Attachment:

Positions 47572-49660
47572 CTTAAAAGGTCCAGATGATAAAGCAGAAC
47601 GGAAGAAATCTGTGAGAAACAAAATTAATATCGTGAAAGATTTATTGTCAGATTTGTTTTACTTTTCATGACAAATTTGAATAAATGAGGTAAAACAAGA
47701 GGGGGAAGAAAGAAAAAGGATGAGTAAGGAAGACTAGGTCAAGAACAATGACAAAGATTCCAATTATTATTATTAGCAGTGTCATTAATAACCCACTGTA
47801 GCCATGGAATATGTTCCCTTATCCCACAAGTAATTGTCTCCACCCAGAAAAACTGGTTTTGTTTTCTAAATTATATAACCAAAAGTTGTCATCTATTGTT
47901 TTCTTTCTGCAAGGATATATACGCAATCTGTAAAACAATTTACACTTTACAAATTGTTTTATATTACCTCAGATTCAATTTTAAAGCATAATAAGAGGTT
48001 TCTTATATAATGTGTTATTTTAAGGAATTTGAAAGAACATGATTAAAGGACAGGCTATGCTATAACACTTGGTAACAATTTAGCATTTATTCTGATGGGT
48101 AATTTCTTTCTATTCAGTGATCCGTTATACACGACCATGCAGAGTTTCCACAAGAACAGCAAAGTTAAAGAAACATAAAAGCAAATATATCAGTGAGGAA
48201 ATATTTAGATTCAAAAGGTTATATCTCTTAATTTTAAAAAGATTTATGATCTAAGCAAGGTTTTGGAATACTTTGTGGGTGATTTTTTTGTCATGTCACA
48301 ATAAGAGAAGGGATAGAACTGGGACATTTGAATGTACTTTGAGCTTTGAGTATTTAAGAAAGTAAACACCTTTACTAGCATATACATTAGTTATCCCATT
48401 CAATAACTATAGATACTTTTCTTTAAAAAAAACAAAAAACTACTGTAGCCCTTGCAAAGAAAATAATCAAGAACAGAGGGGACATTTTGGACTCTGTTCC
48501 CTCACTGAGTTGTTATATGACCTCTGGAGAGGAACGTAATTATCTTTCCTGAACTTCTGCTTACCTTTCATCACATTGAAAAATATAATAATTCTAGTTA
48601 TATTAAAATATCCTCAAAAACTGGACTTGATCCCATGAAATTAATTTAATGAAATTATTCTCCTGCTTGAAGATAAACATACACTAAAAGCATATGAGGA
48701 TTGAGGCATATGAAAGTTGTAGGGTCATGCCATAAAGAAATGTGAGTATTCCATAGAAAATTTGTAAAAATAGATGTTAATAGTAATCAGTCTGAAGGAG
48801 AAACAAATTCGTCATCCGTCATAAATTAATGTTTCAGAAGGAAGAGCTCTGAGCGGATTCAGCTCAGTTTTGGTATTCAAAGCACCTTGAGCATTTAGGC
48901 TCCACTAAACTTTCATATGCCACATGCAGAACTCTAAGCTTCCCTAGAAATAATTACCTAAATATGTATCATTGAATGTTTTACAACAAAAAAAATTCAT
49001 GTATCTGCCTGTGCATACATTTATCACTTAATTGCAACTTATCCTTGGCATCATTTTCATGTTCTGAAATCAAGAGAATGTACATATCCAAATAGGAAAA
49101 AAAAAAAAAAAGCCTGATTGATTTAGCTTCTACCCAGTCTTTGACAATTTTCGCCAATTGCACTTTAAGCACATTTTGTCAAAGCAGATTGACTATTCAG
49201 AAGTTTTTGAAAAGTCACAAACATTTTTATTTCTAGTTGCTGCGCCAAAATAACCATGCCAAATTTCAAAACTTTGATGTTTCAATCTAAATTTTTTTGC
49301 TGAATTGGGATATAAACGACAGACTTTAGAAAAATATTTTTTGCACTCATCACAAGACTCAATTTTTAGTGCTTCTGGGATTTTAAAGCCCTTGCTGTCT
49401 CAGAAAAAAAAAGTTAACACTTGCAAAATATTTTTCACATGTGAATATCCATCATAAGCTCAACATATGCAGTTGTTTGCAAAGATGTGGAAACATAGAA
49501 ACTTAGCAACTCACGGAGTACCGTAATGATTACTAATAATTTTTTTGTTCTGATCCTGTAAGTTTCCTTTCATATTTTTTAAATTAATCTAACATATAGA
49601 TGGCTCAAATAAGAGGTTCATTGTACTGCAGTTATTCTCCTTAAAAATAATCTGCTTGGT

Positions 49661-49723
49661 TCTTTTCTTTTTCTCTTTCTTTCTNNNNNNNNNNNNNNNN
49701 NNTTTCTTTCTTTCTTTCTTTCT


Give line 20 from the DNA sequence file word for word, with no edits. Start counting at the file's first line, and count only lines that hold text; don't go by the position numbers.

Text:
49301 TGAATTGGGATATAAACGACAGACTTTAGAAAAATATTTTTTGCACTCATCACAAGACTCAATTTTTAGTGCTTCTGGGATTTTAAAGCCCTTGCTGTCT